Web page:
The Navajo Knobs Trail is a challenging 9.1-mile round-trip trail.  What makes it challenging is the distance, the elevation gain and also the amount of exposure.  In fact, if you hike this in the summer, you better be prepared for plenty of heat and sun, no matter what time of day you start your hike.

The trail starts on the Hickman Bridge trail for the first 0.2 miles, then splits to the right to head to the Rim Overlook Trail.  After the overlook (which is at about the 2.1-mile point) the trail turns into the Navajo Knobs Trail. 

The trail is exposed for the entire time and climbs constantly.  There is a total elevation gain of just under 2100 feet.

At the end of this out-and-back hike is an amazing panoramic view, afforded to you if you climb up the Knobs (after a short scramble).  Even if you don’t do this, you will have great views along the entire route.

The trailhead starts 1.8 miles east of the visitor center on Highway 24 (at the same location as the Hickman Bridge trail).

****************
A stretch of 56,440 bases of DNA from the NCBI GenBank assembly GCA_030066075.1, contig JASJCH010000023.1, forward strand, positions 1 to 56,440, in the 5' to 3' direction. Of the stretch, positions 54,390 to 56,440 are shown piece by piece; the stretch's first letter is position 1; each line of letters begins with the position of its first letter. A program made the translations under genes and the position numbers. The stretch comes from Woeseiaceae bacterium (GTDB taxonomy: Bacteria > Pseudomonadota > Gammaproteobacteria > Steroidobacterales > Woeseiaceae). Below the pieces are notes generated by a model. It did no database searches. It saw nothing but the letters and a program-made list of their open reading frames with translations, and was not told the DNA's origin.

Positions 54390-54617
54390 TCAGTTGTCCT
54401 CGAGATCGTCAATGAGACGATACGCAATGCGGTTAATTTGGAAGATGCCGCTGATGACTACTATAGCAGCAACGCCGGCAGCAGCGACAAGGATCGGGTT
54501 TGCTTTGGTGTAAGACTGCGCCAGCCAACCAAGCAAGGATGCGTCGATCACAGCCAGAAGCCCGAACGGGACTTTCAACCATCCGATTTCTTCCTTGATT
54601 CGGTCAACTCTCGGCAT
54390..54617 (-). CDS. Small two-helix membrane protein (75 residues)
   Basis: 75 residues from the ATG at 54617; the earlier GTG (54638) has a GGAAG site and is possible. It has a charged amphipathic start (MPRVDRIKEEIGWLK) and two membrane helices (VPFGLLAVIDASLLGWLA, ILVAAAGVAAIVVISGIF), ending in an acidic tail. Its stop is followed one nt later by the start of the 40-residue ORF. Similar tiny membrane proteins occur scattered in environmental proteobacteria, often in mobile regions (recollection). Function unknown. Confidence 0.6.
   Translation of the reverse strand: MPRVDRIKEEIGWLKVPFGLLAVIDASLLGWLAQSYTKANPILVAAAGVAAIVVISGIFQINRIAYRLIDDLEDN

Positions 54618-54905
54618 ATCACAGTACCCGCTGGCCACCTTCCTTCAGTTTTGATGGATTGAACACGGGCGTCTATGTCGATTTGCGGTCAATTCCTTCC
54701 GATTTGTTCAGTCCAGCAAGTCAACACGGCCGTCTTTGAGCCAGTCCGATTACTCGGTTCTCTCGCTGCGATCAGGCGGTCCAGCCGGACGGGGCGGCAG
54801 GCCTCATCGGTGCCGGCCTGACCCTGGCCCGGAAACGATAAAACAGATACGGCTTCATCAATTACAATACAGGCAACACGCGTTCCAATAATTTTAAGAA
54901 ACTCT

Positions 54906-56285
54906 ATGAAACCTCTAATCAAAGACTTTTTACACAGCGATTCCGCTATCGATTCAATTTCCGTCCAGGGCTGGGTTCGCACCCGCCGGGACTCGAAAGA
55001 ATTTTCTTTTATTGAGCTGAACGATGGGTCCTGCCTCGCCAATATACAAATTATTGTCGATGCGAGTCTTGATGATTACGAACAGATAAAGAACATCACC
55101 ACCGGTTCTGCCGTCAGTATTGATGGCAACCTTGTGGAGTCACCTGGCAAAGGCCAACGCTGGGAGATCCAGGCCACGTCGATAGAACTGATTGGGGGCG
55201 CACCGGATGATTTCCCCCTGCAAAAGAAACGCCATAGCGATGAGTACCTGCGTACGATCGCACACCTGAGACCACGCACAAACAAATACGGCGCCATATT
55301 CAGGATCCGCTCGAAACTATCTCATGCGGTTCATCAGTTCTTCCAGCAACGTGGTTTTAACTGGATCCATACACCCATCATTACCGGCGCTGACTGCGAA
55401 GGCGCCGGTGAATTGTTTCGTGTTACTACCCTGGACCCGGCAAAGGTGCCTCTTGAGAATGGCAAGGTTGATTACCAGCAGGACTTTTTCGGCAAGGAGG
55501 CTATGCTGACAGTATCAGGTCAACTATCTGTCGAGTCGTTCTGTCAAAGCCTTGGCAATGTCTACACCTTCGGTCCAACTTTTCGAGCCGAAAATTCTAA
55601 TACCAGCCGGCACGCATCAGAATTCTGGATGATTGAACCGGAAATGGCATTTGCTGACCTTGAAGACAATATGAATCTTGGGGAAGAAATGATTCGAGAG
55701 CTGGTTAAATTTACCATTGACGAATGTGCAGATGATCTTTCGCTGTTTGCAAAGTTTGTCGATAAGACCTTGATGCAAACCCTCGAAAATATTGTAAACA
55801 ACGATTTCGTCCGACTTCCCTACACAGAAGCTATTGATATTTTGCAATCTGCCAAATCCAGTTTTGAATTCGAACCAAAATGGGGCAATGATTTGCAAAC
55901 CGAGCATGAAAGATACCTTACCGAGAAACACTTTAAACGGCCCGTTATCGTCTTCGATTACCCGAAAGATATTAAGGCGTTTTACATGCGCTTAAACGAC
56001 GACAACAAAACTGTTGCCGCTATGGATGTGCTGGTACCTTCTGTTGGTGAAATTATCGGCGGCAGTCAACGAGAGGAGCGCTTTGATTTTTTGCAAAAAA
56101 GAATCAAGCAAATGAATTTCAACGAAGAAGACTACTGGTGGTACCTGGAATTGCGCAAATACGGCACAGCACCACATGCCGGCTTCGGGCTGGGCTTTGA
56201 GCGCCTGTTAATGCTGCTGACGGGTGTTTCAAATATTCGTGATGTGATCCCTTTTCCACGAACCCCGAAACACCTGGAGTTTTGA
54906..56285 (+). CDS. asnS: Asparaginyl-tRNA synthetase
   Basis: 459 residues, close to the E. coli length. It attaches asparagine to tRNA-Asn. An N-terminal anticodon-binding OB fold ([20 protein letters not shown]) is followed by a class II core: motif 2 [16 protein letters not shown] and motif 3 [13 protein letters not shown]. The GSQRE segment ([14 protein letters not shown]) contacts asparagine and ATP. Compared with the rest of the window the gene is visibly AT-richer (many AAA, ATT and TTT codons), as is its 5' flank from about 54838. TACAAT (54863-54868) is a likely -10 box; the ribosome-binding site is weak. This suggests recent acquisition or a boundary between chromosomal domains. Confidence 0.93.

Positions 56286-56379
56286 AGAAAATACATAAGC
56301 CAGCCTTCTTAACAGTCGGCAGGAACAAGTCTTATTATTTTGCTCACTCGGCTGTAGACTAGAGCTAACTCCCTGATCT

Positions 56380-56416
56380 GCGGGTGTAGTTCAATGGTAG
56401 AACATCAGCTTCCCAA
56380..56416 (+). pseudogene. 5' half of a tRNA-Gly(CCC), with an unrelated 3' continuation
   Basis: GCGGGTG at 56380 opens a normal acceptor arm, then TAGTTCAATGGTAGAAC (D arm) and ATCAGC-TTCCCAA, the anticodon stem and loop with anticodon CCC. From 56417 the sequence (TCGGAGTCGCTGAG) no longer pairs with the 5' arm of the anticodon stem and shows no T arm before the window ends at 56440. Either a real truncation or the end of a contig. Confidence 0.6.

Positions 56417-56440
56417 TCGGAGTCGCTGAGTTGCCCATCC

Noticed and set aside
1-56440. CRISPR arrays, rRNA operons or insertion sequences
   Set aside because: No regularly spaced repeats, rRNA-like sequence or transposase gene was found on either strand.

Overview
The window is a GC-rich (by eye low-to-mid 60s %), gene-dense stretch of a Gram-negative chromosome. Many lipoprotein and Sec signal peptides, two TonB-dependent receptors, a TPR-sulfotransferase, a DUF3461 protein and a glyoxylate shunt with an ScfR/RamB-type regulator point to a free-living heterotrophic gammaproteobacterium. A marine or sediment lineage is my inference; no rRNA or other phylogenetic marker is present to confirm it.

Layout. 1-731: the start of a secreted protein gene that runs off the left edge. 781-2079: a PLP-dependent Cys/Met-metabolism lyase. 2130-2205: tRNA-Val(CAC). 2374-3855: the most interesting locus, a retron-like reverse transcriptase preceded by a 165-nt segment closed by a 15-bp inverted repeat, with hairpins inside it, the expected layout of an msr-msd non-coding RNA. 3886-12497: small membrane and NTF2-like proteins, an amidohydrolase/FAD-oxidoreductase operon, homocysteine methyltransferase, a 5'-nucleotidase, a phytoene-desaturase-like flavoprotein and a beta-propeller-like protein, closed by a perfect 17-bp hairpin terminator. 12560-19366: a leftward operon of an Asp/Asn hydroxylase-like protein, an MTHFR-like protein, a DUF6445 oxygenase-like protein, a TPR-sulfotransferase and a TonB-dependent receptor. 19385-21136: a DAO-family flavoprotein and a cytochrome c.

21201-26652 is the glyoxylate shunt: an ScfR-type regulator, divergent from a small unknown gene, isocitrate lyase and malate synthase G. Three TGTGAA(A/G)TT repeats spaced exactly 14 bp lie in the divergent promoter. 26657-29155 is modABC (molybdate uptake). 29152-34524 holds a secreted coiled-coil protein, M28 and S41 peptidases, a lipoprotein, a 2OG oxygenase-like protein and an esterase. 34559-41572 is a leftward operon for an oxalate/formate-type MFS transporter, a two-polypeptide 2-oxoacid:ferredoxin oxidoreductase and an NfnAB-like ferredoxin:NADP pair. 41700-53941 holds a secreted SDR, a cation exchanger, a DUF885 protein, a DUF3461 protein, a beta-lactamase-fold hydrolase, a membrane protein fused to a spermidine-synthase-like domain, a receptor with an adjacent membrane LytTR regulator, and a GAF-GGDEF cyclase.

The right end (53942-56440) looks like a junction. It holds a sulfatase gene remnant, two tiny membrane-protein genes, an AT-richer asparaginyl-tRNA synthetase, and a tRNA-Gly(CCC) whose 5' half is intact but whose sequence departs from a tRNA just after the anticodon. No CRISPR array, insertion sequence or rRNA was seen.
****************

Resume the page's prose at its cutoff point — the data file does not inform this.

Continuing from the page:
Navajo Knobs trail

Navajo Knobs Trail photo provided by Rick McCharles

CAPITOL GORGE TRAIL

Capitol Gorge Trail map, 200331

Capitol Gorge Trail map, courtesy of the National Park Service

The Capitol Gorge Trail is a 2.1-mile round-trip hike with moderately easy difficulty.  With an elevation gain of only 83 feet and with entertainment along the length of the trail, this hike is terrific for families.

After starting out on the hike, this relatively flat trail follows a dry creek bed through a gorge.  The gorge isn’t wide-only 10 feet at some points! After about a quarter-mile in, you’ll find petroglyphs which will keep young hikers entertained.  There is also a Pioneer Register about 0.5 miles into the hike.

This hike provides a nice alternative to hiking out in the open, as it can be in the shade more so than any other trail, depending on the location of the sun and the time of day.